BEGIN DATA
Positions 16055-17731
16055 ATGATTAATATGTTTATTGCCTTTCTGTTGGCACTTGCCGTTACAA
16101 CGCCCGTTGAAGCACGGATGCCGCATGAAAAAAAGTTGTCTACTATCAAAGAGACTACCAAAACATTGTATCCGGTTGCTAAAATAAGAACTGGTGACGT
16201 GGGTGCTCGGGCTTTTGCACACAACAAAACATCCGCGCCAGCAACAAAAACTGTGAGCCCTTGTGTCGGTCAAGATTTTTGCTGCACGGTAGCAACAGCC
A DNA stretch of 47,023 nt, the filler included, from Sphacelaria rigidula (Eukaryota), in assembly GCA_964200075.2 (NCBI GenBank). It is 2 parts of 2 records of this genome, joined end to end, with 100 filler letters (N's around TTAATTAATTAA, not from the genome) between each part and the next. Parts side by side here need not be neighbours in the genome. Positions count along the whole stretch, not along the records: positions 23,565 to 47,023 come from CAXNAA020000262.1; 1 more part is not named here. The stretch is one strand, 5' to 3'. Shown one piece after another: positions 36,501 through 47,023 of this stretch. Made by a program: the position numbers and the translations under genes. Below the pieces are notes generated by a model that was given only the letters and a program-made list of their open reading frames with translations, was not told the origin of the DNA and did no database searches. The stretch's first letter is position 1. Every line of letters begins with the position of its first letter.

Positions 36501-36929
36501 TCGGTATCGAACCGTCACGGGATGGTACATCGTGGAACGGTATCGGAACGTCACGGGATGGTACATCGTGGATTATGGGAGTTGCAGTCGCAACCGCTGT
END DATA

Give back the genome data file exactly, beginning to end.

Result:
Positions 16055-17731
16055 ATGATTAATATGTTTATTGCCTTTCTGTTGGCACTTGCCGTTACAA
16101 CGCCCGTTGAAGCACGGATGCCGCATGAAAAAAAGTTGTCTACTATCAAAGAGACTACCAAAACATTGTATCCGGTTGCTAAAATAAGAACTGGTGACGT
16201 GGGTGCTCGGGCTTTTGCACACAACAAAACATCCGCGCCAGCAACAAAAACTGTGAGCCCTTGTGTCGGTCAAGATTTTTGCTGCACGGTAGCAACAGCC
A DNA stretch of 47,023 nt, the filler included, from Sphacelaria rigidula (Eukaryota), in assembly GCA_964200075.2 (NCBI GenBank). It is 2 parts of 2 records of this genome, joined end to end, with 100 filler letters (N's around TTAATTAATTAA, not from the genome) between each part and the next. Parts side by side here need not be neighbours in the genome. Positions count along the whole stretch, not along the records: positions 23,565 to 47,023 come from CAXNAA020000262.1; 1 more part is not named here. The stretch is one strand, 5' to 3'. Shown one piece after another: positions 36,501 through 47,023 of this stretch. Made by a program: the position numbers and the translations under genes. Below the pieces are notes generated by a model that was given only the letters and a program-made list of their open reading frames with translations, was not told the origin of the DNA and did no database searches. The stretch's first letter is position 1. Every line of letters begins with the position of its first letter.

Positions 36501-36929
36501 TCGGTATCGAACCGTCACGGGATGGTACATCGTGGAACGGTATCGGAACGTCACGGGATGGTACATCGTGGATTATGGGAGTTGCAGTCGCAACCGCTGT